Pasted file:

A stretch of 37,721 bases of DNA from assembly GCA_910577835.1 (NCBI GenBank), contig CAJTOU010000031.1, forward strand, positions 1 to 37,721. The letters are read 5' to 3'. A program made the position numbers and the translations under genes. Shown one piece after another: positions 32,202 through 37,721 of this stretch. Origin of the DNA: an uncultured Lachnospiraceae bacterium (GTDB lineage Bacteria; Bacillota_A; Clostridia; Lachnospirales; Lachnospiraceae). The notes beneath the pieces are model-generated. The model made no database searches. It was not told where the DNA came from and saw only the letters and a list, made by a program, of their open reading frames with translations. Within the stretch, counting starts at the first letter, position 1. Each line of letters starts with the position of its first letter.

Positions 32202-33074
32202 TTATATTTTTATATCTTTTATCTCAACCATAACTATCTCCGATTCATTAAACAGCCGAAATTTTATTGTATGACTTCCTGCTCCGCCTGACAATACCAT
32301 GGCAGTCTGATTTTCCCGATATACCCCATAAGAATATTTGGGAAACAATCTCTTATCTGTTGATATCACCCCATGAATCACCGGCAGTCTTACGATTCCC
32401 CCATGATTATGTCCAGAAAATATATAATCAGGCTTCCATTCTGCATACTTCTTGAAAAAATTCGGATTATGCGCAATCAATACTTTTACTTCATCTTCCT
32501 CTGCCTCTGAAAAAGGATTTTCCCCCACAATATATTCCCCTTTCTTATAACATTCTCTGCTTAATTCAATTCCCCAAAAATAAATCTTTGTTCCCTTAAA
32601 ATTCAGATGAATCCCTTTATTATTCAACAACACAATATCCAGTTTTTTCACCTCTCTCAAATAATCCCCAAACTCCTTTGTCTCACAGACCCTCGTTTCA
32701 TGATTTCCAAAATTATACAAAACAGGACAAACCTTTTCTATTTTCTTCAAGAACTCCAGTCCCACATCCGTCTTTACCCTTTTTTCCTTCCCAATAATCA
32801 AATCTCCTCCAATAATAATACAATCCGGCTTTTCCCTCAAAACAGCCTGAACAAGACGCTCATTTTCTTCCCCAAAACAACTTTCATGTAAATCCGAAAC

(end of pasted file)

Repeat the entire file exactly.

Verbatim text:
A stretch of 37,721 bases of DNA from assembly GCA_910577835.1 (NCBI GenBank), contig CAJTOU010000031.1, forward strand, positions 1 to 37,721. The letters are read 5' to 3'. A program made the position numbers and the translations under genes. Shown one piece after another: positions 32,202 through 37,721 of this stretch. Origin of the DNA: an uncultured Lachnospiraceae bacterium (GTDB lineage Bacteria; Bacillota_A; Clostridia; Lachnospirales; Lachnospiraceae). The notes beneath the pieces are model-generated. The model made no database searches. It was not told where the DNA came from and saw only the letters and a list, made by a program, of their open reading frames with translations. Within the stretch, counting starts at the first letter, position 1. Each line of letters starts with the position of its first letter.

Positions 32202-33074
32202 TTATATTTTTATATCTTTTATCTCAACCATAACTATCTCCGATTCATTAAACAGCCGAAATTTTATTGTATGACTTCCTGCTCCGCCTGACAATACCAT
32301 GGCAGTCTGATTTTCCCGATATACCCCATAAGAATATTTGGGAAACAATCTCTTATCTGTTGATATCACCCCATGAATCACCGGCAGTCTTACGATTCCC
32401 CCATGATTATGTCCAGAAAATATATAATCAGGCTTCCATTCTGCATACTTCTTGAAAAAATTCGGATTATGCGCAATCAATACTTTTACTTCATCTTCCT
32501 CTGCCTCTGAAAAAGGATTTTCCCCCACAATATATTCCCCTTTCTTATAACATTCTCTGCTTAATTCAATTCCCCAAAAATAAATCTTTGTTCCCTTAAA
32601 ATTCAGATGAATCCCTTTATTATTCAACAACACAATATCCAGTTTTTTCACCTCTCTCAAATAATCCCCAAACTCCTTTGTCTCACAGACCCTCGTTTCA
32701 TGATTTCCAAAATTATACAAAACAGGACAAACCTTTTCTATTTTCTTCAAGAACTCCAGTCCCACATCCGTCTTTACCCTTTTTTCCTTCCCAATAATCA
32801 AATCTCCTCCAATAATAATACAATCCGGCTTTTCCCTCAAAACAGCCTGAACAAGACGCTCATTTTCTTCCCCAAAACAACTTTCATGTAAATCCGAAAC